Pros and Cons of Prepaid Credit CardsSeptember 7, 2010 - 9:29 am
Their advertisements call prepaid credit cards an alternative to regular credit cards. Prepaid credit cards are thought of as something you get when your credit isn’t good enough to qualify for a regular credit card. While they behave similarly, prepaid credit cards are definitely different from regular credit cards.
A prepaid credit card isn’t a credit card at all. From now on, we’ll just call them prepaid cards because that’s what they are. A credit card extends credit to you in the form of a credit limit. When you make purchases on your credit card, your balance goes up and your available credit goes down. You must make a payment to avoid certain penalties and get more available credit.
A prepaid card does not extend credit. Instead, the prepaid card simply lets you access funds that you’ve deposited into an account. When you make a purchase by swiping a prepaid card, the funds are deducted from your balance. You aren’t required to make payments, but you do have to deposit more money onto the card to continue using it.
You can think of a prepaid card as a debit card or check card that’s tied to your checking account. Prepaid cards are even different from cards associated with a checking account because you can’t overdraft with a prepaid card.
Prepaid cards don’t affect your credit because they’re not included on your credit report. An advertisement that promises a prepaid card will help you rebuild credit is misleading you. Prepaid cards can help you learn to control your plastic-based spending, but the principles of using a prepaid card are still much different from those of using a credit card.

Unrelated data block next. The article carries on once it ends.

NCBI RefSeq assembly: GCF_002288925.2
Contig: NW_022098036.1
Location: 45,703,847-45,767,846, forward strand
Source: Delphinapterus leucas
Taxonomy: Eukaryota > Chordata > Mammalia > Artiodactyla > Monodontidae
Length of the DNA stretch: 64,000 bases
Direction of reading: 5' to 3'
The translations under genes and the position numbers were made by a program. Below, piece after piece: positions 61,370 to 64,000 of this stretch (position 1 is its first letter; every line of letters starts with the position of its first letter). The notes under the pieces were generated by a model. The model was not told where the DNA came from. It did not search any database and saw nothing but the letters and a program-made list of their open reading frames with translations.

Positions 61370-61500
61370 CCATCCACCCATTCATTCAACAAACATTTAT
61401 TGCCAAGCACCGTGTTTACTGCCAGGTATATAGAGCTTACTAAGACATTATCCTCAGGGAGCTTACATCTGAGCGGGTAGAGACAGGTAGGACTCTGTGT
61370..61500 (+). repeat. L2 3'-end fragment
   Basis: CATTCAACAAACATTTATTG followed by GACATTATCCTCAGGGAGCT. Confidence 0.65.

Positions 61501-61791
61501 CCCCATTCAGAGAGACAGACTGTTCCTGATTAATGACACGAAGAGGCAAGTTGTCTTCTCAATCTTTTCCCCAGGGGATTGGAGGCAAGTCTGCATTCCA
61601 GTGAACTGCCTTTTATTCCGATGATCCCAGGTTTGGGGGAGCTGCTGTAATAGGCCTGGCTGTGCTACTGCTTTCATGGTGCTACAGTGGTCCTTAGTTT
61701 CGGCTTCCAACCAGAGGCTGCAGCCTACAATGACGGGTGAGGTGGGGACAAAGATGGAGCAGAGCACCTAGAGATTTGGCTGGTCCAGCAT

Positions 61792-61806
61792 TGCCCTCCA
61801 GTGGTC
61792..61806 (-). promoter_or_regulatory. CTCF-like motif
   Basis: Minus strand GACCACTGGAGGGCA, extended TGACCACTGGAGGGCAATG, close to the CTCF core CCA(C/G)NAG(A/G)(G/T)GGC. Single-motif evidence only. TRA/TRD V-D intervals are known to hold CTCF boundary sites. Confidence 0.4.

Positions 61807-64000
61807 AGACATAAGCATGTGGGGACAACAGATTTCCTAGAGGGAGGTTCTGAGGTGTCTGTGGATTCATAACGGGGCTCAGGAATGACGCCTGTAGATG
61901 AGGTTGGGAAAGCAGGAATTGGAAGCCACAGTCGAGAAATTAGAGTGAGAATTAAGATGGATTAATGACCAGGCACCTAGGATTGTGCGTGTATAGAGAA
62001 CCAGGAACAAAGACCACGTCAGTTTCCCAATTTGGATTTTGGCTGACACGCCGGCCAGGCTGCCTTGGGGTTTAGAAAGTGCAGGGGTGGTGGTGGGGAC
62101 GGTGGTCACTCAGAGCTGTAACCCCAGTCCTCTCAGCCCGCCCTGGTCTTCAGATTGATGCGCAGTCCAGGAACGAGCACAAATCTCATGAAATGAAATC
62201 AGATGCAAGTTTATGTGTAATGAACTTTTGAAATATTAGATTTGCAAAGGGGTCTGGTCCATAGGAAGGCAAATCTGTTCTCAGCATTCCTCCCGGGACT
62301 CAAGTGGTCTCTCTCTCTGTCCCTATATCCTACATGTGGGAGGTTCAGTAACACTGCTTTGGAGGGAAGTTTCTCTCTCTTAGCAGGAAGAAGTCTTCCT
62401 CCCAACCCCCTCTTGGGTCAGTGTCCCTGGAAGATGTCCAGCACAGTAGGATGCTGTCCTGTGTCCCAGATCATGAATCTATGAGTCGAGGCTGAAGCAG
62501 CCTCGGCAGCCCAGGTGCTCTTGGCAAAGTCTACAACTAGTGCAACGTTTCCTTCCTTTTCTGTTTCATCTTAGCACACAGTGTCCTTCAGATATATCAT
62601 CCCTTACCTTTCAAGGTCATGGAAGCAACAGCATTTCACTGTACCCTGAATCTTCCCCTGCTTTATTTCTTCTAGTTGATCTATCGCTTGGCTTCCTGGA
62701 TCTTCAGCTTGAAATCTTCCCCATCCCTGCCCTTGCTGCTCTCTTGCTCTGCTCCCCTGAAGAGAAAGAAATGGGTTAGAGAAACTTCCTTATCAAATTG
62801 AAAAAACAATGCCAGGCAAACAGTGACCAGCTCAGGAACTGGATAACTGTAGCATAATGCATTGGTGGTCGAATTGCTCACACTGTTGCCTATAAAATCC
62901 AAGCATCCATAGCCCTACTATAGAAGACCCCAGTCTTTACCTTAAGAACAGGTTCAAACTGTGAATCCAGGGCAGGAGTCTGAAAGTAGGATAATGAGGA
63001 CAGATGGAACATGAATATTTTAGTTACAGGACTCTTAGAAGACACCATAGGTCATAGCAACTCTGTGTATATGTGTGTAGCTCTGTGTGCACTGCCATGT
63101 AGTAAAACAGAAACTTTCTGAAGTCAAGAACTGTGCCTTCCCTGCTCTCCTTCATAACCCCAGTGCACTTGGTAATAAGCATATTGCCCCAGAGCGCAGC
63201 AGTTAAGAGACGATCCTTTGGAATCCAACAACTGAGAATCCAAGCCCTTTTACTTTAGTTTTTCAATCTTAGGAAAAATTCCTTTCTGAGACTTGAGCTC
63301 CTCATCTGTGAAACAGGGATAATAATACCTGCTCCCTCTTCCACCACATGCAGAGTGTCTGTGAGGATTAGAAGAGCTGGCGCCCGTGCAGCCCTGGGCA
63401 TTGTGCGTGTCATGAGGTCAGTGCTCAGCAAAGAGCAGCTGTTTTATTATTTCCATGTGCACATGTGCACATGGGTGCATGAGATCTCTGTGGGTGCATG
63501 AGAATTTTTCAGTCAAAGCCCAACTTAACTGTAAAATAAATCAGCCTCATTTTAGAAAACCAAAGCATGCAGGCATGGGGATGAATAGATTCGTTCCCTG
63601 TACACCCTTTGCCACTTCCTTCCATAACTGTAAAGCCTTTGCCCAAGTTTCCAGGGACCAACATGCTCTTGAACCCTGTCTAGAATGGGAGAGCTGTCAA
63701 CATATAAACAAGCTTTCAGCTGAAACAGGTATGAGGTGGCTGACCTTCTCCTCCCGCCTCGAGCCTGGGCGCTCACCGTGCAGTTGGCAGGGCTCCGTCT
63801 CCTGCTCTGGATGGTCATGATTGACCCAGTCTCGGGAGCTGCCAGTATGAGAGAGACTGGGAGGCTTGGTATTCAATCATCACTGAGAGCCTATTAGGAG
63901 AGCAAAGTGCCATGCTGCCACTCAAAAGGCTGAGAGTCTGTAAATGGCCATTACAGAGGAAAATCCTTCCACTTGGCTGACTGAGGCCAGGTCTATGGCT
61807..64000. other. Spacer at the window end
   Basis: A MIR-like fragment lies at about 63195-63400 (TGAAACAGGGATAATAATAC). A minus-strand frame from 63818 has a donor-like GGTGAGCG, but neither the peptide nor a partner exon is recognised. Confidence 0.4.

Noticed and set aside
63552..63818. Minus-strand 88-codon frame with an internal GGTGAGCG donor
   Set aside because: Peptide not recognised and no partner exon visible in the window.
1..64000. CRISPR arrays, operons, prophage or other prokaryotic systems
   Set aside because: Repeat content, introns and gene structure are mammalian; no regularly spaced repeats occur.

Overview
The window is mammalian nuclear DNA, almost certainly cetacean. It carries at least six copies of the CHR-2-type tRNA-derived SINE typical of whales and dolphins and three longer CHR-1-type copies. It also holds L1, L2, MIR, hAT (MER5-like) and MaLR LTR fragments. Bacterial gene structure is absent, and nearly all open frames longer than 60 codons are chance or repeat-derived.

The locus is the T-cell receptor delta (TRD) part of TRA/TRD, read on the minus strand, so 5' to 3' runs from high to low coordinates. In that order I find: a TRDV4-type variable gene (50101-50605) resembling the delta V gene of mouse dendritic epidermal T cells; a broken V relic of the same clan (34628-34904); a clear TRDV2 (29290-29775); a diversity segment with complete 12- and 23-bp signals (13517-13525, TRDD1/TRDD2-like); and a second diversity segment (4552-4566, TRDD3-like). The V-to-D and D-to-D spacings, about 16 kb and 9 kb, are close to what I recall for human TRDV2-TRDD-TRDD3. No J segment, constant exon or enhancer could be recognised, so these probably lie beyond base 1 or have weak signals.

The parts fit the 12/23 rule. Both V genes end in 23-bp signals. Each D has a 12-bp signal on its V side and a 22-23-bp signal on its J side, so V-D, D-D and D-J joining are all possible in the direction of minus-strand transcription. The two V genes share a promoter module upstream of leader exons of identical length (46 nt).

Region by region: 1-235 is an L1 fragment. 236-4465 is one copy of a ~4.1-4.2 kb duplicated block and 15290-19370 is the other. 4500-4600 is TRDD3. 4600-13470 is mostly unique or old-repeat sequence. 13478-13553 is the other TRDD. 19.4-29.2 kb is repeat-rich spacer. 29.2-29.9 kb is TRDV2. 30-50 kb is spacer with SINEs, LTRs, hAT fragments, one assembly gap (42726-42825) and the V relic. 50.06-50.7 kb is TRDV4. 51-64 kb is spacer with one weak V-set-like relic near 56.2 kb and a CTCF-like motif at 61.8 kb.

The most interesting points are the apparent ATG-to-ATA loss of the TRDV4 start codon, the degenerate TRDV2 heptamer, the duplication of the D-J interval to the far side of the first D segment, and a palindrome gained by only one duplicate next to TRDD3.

Why would anyone get a prepaid card? If you don’t qualify for a credit card (and you don’t have a check card or debit card), you can apply for a prepaid card to make credit card-type purchases. For example, a prepaid card can come in handy if you need to reserve a hotel room or rent a car.
Some employers allow you to access your pay through a prepaid card. Rather than give you a paper check, the employer can direct deposit your pay onto the prepaid card. You can then use your card to make purchases and pay bills.
You also eliminate the risk of over-drafting a checking account if you use a prepaid card since the card would be declined if you don’t have enough money. Note that starting August 15, 2010, banks must decline transactions that would cause you to overdraft unless you’ve expressed that you would like to have these transactions processed.
You don’t have to apply for a prepaid card the same way you apply for a regular credit card. These cards can be purchased from a retailer, like Wal-Mart, and loaded with funds. You can reload the cards at the place of purchase, online, or over the phone.
You do have to be careful about the fees charged by prepaid cards. They sometimes come with application fees, monthly processing fees, along with fees to check your balance, load more funds, or speak to a customer service representative. There are several prepaid cards on the market, so review a few of them before you make a final selection.